Specialists often take a team approach, but you should ask about insurance coverage.(ISTOCKPHOTO)Most patients in chronic pain go to primary care providersgeneral practitioners, nurse practitioners, and physician's assistants. The problem is that too many of them stay there. In the past two decades, pain management has emerged as a distinct field, with its own physician, the pain specialist, but a 2005 study showed that less than 5% of chronic pain sufferers ever see one.
Pain specialists come from many fields, have extra training in pain management, and are certified in pain management from a specific specialty board or the American Board of Pain Medicine. So that means you could see an anesthesiologist, a neurosurgeon, a physiatrist, a neurologist, an orthopedic surgeon or even a psychiatrist who is also a pain specialist.
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Pain specialists take a multi-treatment approach
The benefit to the patientand the possible dilemma, when it comes to insurance coverageis that many pain specialists will take a multi-treatment, team-based approach. Pain patients often need a range of treatments: not just painkillers, but perhaps nerve blocks and trigger-point injections, spinal cord stimulation, transcutaneous electrical nerve stimulation and radiofrequency lesioningto cite from the menu offered by the New York University Pain Management Center in New York City. Other approaches include cognitive behavioral therapy, acupuncture, even meditation training.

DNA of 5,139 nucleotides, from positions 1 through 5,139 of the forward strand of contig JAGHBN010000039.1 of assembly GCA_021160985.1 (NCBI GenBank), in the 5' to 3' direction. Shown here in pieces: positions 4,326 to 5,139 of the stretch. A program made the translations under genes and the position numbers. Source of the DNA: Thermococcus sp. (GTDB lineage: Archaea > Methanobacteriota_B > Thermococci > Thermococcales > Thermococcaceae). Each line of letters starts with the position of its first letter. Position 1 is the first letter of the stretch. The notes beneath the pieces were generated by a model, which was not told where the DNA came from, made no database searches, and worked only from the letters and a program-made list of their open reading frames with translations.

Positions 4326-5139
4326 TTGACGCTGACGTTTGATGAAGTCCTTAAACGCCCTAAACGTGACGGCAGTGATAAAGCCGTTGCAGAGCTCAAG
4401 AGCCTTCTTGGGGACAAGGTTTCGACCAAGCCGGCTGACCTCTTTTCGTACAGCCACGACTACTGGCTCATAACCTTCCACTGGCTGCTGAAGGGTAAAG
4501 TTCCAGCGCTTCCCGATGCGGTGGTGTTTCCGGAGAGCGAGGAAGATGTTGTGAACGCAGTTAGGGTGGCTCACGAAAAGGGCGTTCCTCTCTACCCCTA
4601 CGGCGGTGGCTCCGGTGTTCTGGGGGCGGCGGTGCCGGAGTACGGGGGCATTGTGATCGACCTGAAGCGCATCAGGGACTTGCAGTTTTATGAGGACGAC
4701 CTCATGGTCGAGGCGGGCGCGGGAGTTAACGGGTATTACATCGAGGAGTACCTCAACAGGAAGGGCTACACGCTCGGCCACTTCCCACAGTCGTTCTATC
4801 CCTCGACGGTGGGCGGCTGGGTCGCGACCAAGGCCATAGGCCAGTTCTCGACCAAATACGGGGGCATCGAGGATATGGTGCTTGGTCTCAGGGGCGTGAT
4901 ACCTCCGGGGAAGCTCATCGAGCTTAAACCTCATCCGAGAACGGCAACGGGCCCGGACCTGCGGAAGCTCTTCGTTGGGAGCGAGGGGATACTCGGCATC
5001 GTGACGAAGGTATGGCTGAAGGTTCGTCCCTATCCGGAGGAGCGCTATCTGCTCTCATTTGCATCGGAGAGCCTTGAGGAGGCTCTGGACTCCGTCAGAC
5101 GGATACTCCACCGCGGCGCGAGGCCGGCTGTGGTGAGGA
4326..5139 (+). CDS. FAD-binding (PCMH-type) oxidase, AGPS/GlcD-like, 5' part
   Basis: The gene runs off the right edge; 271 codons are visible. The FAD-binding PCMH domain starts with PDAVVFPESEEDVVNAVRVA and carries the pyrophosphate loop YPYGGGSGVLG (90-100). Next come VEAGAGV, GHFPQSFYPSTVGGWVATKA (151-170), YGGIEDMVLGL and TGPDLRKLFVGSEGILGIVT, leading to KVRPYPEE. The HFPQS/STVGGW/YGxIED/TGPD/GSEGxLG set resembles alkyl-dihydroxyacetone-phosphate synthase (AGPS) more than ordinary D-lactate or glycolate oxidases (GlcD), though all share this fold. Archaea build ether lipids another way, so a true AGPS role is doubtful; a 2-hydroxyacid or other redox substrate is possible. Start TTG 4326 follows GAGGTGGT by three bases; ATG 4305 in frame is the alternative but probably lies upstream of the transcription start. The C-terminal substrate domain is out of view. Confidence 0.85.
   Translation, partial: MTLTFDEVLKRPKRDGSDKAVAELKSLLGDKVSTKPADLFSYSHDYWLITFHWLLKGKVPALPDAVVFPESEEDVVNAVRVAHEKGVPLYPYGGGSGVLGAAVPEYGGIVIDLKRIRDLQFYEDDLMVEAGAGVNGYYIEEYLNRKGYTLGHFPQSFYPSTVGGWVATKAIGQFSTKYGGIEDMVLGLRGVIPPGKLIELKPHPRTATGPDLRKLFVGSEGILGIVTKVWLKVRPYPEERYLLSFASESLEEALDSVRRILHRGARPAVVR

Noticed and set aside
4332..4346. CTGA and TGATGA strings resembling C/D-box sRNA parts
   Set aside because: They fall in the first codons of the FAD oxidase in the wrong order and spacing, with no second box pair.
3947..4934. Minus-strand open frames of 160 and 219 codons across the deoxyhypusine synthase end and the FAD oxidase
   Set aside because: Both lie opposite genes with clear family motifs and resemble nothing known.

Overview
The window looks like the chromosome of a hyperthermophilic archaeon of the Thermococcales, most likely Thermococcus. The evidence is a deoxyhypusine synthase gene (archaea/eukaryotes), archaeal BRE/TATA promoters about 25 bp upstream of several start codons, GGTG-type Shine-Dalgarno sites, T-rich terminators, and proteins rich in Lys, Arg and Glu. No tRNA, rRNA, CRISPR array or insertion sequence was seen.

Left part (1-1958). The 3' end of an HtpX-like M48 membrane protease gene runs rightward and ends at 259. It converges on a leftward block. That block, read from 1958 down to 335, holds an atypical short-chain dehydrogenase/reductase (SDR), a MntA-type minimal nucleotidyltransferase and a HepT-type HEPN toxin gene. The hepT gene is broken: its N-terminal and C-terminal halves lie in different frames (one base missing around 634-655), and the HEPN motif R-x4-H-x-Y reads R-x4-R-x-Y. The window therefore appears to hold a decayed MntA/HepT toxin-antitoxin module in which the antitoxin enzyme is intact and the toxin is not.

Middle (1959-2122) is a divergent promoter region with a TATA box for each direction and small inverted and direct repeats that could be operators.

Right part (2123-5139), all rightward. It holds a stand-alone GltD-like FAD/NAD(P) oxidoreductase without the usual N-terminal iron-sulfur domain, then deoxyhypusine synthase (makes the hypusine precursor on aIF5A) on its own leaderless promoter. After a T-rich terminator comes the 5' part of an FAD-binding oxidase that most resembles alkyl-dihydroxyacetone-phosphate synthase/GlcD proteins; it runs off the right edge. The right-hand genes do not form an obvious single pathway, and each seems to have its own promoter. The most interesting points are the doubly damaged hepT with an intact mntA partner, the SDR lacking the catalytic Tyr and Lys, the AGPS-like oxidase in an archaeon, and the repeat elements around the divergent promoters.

"An integrative approach to pain treatment means using the best evidence-based tool at the best time," says Robert Bonakdar, MD, director of pain management at the Scripps Center for Integrative Medicine in San Diego. "As a physician you should be as comfortable suggesting back surgery as you are biofeedback therapy," explains Dr. Bonakdar.
The price to a chronic pain patient of a single-track approach to treatment can be high.
"Pain is physical, it's emotional, it's psychological, it's social, it's economic." says Chuck Weber, spokesman for the American Pain Society. And the longer you wait to address your pain, the more complicated it can be for one expert to treat it.
Next Page: It's worth the effort [ pagebreak ]It's worth the effort
Andrea Cooper, 52, a fibromyalgiasufferer from Phoenix, Md., has benefited from a whole-patient approach to her pain. "In my opinion the most skilled pain specialist is someone who sees you as a whole person, and not just a bunch of presenting symptoms. My doctor will ask me what's going on in my life outside my medical situationkids, marriage, diet, exercise, what's going right and wrong, me as a person, my emotional life. It's all important. You can't separate one thing from other. And as a patient being respected in that way makes me want to be a bigger player in my recovery."
How to find a pain specialist
- The American Board of Pain Medicine lists doctors who are board-certified pain specialists (click on "Diplomates").
- The American Academy of Pain Medicine lists medical doctors who regularly work with pain, and may or may not be board-certified pain specialists.
- The American Academy of Pain Management lists health-care providers who regularly treat pain, though they may not be board-certified pain specialists or medical doctors.